Here, we define which URI to connect to for XenMobile. In this instance, we want to list all devices. We will use the “filter” function, but the filter we be left empty. As mentioned in Part 1 of this blog series, for large environments, XenMobile will only give you a certain amount of data at a time. So we define the body to start at element number 0, and give us a total count of up to 200 devices. I also set the “$count” parameter to 200, since I will now go into a “while-loop”, which is supposed to run for as long as the query returns a count of 200 devices. The logic here, is that I can now add 200 to “start” for each run, and when there are no more devices left in the database to report on, the query, with a given “start”, will yield fewer than 200 devices, and we will exit the loop.
while ($count -eq 200)
    $devices=Invoke-RestMethod -Headers $headers -Method Post -Uri $URI -Body $body
    foreach ($device in $devices.filteredDevicesDataList)
        $inactivityDays = [convert]::ToInt32($device.inactivityDays, 10)
        if ( $inactivityDays -lt 90 )
            $AppURI=$BASEURI + "/xenmobile/api/v1/device/" + $ + "/apps"
            #Write-Host "Checking URI: " + $AppURI
            $body = '{}'
            $apps=Invoke-RestMethod -Headers $headers -Method Get -Uri $AppURI
            foreach ($app in $apps)
                foreach ($curApp in $app.applications)
                    if (($curApp.PackageInfo -like "*mail*" -or $curApp.PackageInfo -like "*sharefile*" -or $curApp.PackageInfo -like "*browser*") -and $curApp.status -eq "SUCCESS")
                        $numberFound += 1
                        $data = [ordered] @{
                            "User" = $device.userName
                            "Device Model" = $device.deviceModel
                            "Device Name" = $device.deviceName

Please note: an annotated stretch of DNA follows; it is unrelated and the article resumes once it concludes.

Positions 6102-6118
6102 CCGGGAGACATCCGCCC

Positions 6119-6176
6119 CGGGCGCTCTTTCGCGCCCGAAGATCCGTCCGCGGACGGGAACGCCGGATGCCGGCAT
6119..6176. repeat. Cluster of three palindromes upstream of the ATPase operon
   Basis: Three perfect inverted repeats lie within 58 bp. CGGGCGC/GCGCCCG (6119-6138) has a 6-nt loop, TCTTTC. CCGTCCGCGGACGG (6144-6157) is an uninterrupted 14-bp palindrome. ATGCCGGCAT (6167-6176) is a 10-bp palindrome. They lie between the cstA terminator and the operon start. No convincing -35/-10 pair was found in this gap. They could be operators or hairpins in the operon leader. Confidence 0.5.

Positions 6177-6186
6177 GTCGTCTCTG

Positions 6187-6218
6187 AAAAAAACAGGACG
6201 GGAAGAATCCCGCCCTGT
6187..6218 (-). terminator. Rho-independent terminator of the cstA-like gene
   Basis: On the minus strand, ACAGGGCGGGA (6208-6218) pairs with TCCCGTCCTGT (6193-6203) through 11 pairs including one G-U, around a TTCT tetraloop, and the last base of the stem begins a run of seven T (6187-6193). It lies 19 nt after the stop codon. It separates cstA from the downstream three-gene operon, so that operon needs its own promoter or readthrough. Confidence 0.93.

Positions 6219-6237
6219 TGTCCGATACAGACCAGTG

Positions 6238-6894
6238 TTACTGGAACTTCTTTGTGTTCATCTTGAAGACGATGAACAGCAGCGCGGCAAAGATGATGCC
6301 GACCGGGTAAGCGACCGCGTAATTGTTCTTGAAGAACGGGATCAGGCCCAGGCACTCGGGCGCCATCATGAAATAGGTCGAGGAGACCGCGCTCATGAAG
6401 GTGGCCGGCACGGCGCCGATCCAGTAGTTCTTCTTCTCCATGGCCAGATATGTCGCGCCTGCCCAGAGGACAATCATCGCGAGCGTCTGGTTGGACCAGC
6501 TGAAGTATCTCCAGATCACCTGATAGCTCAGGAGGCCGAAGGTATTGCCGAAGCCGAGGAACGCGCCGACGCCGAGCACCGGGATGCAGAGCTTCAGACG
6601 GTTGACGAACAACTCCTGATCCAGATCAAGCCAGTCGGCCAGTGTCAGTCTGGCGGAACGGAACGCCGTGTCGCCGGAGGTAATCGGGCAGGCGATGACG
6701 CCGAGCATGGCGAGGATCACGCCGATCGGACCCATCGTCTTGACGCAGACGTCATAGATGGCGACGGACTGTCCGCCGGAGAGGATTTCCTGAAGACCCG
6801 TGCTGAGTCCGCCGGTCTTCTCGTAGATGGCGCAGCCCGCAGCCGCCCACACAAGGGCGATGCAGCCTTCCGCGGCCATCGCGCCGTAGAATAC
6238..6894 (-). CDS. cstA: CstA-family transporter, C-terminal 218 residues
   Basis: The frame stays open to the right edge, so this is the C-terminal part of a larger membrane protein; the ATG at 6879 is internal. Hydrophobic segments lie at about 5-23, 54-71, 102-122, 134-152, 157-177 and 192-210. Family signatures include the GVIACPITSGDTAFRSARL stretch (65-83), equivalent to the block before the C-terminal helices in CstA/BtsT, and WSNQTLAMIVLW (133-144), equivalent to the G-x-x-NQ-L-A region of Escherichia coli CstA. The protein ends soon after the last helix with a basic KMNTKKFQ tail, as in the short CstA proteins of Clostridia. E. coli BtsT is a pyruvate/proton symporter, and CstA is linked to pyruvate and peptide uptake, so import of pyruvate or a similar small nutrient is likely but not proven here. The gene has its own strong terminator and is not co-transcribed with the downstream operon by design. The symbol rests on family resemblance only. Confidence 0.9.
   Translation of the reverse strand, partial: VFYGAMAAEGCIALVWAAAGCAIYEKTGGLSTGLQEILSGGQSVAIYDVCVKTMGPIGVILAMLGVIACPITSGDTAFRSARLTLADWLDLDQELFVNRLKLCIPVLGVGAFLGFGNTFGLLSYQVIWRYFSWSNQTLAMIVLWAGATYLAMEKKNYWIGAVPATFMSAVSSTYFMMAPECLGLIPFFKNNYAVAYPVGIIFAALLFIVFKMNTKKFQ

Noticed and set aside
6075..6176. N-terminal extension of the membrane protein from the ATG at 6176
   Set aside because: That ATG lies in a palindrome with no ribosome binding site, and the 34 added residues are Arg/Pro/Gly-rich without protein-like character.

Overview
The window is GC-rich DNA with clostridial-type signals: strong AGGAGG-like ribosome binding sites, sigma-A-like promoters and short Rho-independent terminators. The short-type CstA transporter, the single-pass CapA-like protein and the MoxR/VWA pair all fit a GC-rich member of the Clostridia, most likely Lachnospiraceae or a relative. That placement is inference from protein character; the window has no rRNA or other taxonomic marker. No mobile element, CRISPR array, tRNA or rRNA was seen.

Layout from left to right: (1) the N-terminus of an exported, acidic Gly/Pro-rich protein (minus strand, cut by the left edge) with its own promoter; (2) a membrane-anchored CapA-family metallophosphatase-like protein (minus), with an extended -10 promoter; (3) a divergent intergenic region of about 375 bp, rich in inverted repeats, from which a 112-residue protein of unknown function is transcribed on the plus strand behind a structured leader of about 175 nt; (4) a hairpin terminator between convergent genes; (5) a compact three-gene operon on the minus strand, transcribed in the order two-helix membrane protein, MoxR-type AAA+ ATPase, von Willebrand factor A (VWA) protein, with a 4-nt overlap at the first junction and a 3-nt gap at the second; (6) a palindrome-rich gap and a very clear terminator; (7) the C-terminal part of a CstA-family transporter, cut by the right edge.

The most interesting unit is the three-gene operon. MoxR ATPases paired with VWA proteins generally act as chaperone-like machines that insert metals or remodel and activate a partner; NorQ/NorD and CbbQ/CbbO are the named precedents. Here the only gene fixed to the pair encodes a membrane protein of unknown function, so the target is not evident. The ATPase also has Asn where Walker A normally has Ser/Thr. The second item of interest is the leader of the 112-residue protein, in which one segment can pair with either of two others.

"Device Serial" = $device.serialNumber
                            "Device IMEI" = $device.imeiOrMeid
                            "OS Version" = $device.OSVersion
                            "Platform" = $device.platform
                            "Inactivity" = $device.inactivityDays
                            "App Name" = $
                            "App Package" = $curApp.PackageInfo
                        $results += New-Object PSObject -Property $data
    $body = '{
        "start": ' + ($devicesRead) + ',
        "limit": 200

Here is the actual While-loop. So, to find out which devices actually have XenMobile Apps installed, for each device being listed, I make a new call, and retireves a list of all applications installed. At this point, I could have just reported all apps installed, but as this was for a real customer case, where the customer wanted to know which devices had Secure Apps, I only store data about the device and the app if it is Secure Mail, ShareFile, or Secure Web. Note that the API used here,”/xenmobile/api/v1/device/<device ID>/apps”, lists apps that have been installed through XenMobile. If you want the entire inventory of apps, you would need to replace the “/apps” ending in the URI with “/softwareinventory”.

Note also, how I create an ordered array of data for each device, and adds this array as an object into the variable “$results”. This is done to make it easy to export all the data to a CSV file as soon as the script has run.

At the end of the while-loop, you can see how we update the number of devices we have already read, and the “start” parameter of the JSON body.

After this, there is just one line of data (plus one comment) left in my code:

# All data has been inserted into the "$results" array, and can now be output into a nice CSV
$results | export-csv -path $csvfile -NoTypeInformation

Here, the entire result of the report is exported into a CSV file.

I have now used this script, and several variants of this script to create different reports, and also to make simple changes, like setting all devices to “Corporate”. It would also be easy to modify in order to select specific devices to be set as “Corporate” or “Personal”. As mentioned in Part 1 of this blog series, you can use the output from “/devices/filter” to see which filters can be set, and to add filters to the JSON body of your REST call. Obviously, if you want a report created and sent on a regular basis, adding some code to send an email, and then running this script as a scheduled task on a Windows Server, would be very trivial. Since this is all REST, you don’t even need any particular SnapIns or Modules in PowerShell!

To download this script, and a few other samples, that work in my environment, and MIGHT work in your environment, click here!

Part 3 of this blog series, which will be the last part, and will hopefully be available in a few months, will show an example of how to build your own enrollment portal in PHP.